by Rebekah Hanley
One of the most-consulted reference books in my home is The Joy of Cooking, a timeless classic. The book’s title reminds readers that cooking is work that can be deeply satisfying.
The title also reminds me of the joy of legal writing, because preparing written legal analysis can be just as gratifying as preparing food. Really. Actually, there are many parallels between pulling together a meal and polishing a memorandum. Whether I am cooking up a brunch or a brief, I challenge myself to reach similar goals and I enjoy similar rewards.
Designing with the Consumer in Mind
Chefs choose recipes to please those who will consume the fruits of their labor – to satisfy guests’ expectations and to meet their dietary needs. So those chefs typically offer visitors waffles in the morning and beef bourguignon in the evening. They ask guests about allergies, and they don’t serve steak to vegetarians.
Similarly, audience expectations and needs drive many choices made by legal writers. Legal writers craft and revise sentences to meet their readers’ need for easily digestible arguments; persuasive legal writers learn about, and then strategically cater to, audience preferences.
Creating Structure and Balance
A fine meal progresses in discrete stages and includes variety. It begins with a starter course that whets appetites and appeases hunger until the main meal is served. The starter might even introduce dinner guests to the theme of the dishes to come. In addition, most meals include protein, vegetables, and starch, and they offset savory with sweet.
Similarly, formal legal writing typically begins with starters. An introduction, question presented, and brief answer satisfy the reader’s immediate curiosity but also leave her excited to continue reading. And like food groups and flavors, the document’s sections complement each other, balancing facts, laws, and arguments. The pacing of a meal is like the rhythm of a legal brief.
Choosing Ingredients and Tools
A chef gathers ingredients and tools to make a fine meal, visiting multiple markets, carefully selecting produce and spices, and sometimes returning to a store due to the sudden inspiration to adjust the menu. She pulls equipment from various cabinets and drawers, and she unearths seldom-used, specialized tools.
The skilled legal writer does the same. Her research is thorough; she systematically consults secondary and primary resources, locating material to firmly support her arguments. She does not find everything she needs for a superior argument in just one place or during a single research session. And she combines her rule-based and analogical reasoning skills, always using the tool best suited to communicate her legal analysis. The result is expertly blended fact and law.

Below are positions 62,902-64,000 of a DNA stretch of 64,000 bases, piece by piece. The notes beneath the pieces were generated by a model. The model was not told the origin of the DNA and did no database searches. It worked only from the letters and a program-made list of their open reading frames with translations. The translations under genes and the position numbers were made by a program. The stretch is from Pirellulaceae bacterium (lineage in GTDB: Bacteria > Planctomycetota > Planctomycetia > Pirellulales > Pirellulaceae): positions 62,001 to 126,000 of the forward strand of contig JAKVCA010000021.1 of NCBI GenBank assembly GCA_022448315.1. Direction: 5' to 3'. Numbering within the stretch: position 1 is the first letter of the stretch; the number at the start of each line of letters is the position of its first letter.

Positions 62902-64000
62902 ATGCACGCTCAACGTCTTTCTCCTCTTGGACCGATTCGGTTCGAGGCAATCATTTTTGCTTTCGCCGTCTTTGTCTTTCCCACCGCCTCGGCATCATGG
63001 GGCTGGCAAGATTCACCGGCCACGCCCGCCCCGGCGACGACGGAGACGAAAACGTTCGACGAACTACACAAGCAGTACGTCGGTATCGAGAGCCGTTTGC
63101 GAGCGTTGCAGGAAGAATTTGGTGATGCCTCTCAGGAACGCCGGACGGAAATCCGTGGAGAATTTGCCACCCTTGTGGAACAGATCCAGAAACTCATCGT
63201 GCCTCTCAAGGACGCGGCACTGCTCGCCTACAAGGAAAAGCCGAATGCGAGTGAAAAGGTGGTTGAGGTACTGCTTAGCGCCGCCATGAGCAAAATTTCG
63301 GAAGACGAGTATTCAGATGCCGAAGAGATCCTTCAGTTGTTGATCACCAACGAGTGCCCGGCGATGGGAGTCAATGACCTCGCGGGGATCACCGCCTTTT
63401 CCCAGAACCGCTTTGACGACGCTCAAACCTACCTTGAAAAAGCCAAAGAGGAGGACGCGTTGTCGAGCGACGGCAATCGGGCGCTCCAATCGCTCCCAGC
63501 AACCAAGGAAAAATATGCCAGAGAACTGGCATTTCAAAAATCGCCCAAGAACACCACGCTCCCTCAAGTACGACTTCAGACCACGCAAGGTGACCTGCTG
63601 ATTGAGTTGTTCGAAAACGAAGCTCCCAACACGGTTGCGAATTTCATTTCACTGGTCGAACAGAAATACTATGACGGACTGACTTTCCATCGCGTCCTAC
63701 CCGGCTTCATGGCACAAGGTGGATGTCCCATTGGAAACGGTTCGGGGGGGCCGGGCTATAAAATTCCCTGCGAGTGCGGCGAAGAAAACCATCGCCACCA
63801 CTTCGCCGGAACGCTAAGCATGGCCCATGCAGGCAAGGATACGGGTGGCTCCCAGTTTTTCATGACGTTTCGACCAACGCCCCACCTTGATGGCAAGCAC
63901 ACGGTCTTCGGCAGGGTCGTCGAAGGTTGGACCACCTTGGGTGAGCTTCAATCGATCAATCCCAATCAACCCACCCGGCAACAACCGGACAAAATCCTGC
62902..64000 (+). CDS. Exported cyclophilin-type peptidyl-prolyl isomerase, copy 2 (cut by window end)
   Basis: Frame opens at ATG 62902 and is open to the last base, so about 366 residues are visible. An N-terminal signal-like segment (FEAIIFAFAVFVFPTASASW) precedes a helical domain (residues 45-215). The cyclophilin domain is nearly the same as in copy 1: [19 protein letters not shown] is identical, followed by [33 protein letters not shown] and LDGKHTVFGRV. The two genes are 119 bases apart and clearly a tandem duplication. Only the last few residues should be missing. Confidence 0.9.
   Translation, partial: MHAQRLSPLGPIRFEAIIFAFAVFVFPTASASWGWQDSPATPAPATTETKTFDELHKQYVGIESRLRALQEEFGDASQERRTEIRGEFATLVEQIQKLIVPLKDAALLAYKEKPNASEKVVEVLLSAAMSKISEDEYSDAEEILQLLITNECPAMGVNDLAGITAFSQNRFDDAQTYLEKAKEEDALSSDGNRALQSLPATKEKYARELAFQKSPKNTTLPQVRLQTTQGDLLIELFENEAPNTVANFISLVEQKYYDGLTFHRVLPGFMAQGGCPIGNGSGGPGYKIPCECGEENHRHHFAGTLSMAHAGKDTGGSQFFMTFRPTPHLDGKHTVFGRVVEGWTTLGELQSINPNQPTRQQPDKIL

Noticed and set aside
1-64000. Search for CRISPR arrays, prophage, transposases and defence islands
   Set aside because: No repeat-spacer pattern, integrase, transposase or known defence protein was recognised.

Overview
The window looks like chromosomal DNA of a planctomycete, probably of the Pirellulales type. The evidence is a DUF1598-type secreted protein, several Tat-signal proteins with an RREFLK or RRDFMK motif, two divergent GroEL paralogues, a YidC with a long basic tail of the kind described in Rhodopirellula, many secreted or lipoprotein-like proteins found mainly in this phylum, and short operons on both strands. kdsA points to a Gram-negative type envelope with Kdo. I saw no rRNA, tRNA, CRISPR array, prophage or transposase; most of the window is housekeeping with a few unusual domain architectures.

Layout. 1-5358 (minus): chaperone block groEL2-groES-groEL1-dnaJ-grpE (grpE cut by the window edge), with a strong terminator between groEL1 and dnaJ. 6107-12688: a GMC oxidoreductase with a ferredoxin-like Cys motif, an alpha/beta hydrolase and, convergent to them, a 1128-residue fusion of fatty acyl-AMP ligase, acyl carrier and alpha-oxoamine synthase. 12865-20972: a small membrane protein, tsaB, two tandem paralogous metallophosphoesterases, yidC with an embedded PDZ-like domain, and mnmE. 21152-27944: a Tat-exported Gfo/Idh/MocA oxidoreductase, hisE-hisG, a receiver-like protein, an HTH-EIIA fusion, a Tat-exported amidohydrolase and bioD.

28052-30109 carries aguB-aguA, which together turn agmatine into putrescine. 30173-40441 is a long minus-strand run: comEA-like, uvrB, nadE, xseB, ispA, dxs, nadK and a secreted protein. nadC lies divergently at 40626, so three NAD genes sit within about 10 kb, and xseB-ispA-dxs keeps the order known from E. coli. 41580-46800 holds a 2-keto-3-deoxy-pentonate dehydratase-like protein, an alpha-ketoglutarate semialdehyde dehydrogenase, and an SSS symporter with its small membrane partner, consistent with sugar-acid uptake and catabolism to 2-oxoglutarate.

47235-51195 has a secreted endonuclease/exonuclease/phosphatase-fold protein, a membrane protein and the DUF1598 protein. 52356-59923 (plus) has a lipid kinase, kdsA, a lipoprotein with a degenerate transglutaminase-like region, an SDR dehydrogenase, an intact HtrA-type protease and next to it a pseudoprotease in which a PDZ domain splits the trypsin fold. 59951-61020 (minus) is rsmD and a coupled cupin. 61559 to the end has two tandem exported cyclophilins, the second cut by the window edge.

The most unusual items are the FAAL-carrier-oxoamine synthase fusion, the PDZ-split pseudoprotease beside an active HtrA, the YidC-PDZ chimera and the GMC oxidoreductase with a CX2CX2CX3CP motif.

Taste Testing to Refine
Hosts taste a new dish before serving it. Is it too spicy? Does it need more salt? The only way to know is to sample. Better, though, is to solicit a second opinion on the quality of the cooking. I think it’s ready; what do you think?
Yes, when I read my prose aloud I see myself standing over a pot of soup, wooden spoon in hand. And when my colleague looks at my work, she is standing next to me, tasting that soup, and offering me the helpful observation that I added too much seasoning. Fortunately, a writer can extract surplus language more easily than a cook can remove excess salt. Indeed, removing unnecessary words is as satisfying as trimming fat from a cut of meat.
Plating to Impress
Plating an exceptional meal — a delicious combination made from the best ingredients — in an ordinary way may cause guests to under-appreciate the food. Worse, if the food’s presentation is unappetizing, guests may pass on it altogether.
Like diners, legal readers notice format and other arguably superficial details. A messy document filled with inconsistencies and sloppy errors is unappealing; the brilliant arguments it contains may not be taken seriously or may not be read at all.
Innovating to Heighten Joy
The Joy of Cooking teaches fundamentals and serves as a continuing resource for seasoned cooks. Ultimately, though, experienced chefs find pleasure in using the book’s well-tested recipes as a springboard for their own creations.
Legal writers are no different. With experience, we build on CREAC and other familiar organizational paradigms. We experiment, carefully deviating from the strict structure we ask beginning legal writers to honor. And that creativity amplifies the joy of legal writing.